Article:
Apple broke the news today that it’s discontinuing the iPod Touch, the 20-year-old portable music player that had “captivated users all over the world who love the ability to take their music with them on the go.” It’s the last of its breed — the iPod nano and iPod shuffle were discontinued in 2017.
The slender device was transformational. But by now, the company said, “the experience of taking one’s music library out into the world has been integrated across Apple’s product line — from iPhone and Apple Watch to iPad and Mac — along with access to more than 90 million songs and over 30,000 playlists available via Apple Music.”
The tech giant’s post announcing the move was titled, “The music lives on.”
The iPod and iTunes music software introduced most people to digital music purchases, which were controversial at the time as the music industry battled sharing apps like Napster, which was shut down after being sued by and losing a court battle with big music labels. The iPod was a pioneer in getting people to pay for digital music, charging 99 cents a song or $9.99 per album. Apple expanded to digital movie and TV downloads in 2005.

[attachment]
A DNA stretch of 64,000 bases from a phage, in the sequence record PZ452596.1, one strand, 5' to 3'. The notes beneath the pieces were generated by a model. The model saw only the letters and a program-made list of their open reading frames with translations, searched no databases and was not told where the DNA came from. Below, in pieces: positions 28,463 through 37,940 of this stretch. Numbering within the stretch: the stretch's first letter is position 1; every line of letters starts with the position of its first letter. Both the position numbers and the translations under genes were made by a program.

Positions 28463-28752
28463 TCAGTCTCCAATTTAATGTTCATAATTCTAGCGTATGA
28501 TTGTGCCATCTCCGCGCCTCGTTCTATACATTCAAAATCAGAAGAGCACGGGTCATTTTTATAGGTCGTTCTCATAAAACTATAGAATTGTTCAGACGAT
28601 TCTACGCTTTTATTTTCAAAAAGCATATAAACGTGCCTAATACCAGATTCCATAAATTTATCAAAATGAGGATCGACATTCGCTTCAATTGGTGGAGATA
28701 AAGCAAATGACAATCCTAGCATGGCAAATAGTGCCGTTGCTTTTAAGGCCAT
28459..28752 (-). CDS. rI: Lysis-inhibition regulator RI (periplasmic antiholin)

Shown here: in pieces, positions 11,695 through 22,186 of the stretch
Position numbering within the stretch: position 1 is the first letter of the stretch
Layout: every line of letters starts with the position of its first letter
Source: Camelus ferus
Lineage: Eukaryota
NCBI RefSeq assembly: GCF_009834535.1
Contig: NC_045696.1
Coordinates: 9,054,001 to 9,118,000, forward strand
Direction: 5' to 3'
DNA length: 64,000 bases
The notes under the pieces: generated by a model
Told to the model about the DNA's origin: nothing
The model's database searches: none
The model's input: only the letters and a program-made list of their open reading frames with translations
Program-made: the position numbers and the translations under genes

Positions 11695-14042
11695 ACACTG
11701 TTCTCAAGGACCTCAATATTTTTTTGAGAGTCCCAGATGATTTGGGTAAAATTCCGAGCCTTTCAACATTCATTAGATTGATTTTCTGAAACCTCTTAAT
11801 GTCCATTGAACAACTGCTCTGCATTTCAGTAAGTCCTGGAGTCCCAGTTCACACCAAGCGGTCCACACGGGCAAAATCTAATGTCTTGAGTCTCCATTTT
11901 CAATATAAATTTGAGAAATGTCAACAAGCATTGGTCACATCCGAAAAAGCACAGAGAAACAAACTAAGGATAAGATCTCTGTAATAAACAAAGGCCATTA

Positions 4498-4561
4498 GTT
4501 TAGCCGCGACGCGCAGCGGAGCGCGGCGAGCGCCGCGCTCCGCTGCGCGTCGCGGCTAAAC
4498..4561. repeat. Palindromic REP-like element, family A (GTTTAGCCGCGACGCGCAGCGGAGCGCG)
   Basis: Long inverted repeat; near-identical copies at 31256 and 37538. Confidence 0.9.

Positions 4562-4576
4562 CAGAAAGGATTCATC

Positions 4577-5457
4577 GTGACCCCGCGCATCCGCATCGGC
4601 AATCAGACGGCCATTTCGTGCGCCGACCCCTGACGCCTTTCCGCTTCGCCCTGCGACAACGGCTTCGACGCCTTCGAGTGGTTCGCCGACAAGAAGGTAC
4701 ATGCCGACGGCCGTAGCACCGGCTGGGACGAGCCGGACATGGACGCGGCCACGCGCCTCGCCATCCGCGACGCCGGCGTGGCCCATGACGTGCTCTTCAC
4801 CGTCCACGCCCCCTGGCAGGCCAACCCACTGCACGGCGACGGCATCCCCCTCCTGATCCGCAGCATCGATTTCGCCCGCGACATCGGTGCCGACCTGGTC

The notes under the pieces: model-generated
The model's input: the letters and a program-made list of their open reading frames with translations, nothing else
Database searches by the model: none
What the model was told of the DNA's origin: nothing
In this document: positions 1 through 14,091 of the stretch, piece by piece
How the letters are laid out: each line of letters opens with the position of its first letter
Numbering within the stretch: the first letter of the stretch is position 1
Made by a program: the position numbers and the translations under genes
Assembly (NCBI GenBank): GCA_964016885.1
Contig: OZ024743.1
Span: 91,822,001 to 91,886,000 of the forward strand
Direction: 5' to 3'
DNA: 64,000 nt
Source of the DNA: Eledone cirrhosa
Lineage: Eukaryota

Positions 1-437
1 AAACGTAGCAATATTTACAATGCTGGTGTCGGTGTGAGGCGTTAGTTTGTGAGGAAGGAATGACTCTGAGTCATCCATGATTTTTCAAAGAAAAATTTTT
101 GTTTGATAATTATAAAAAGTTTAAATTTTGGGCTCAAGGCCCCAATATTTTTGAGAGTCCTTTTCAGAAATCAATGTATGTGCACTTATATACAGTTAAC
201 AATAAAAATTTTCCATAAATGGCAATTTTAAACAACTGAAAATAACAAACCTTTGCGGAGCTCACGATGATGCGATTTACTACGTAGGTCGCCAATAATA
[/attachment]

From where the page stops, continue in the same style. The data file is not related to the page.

The original iPod, introduced on October 23, 2001 held 1,000 songs and had a 10-hour battery life, weighing in at 6.5 ounces. The devices will be available through Apple’s website, stores and authorized resellers for $199 while supplies last. They comes in six colors and 32GB, 128GB and 256GB models.
“Music has always been part of our core at Apple, and bringing it to hundreds of millions of users in the way iPod impacted more than just the music industry — it also redefined how music is discovered, listened to, and shared,” said Greg Joswiak, Apple’s SVP of Worldwide Marketing.
The company took the opportunity to tout the iPhone as the best device for streaming and storing music on the go.
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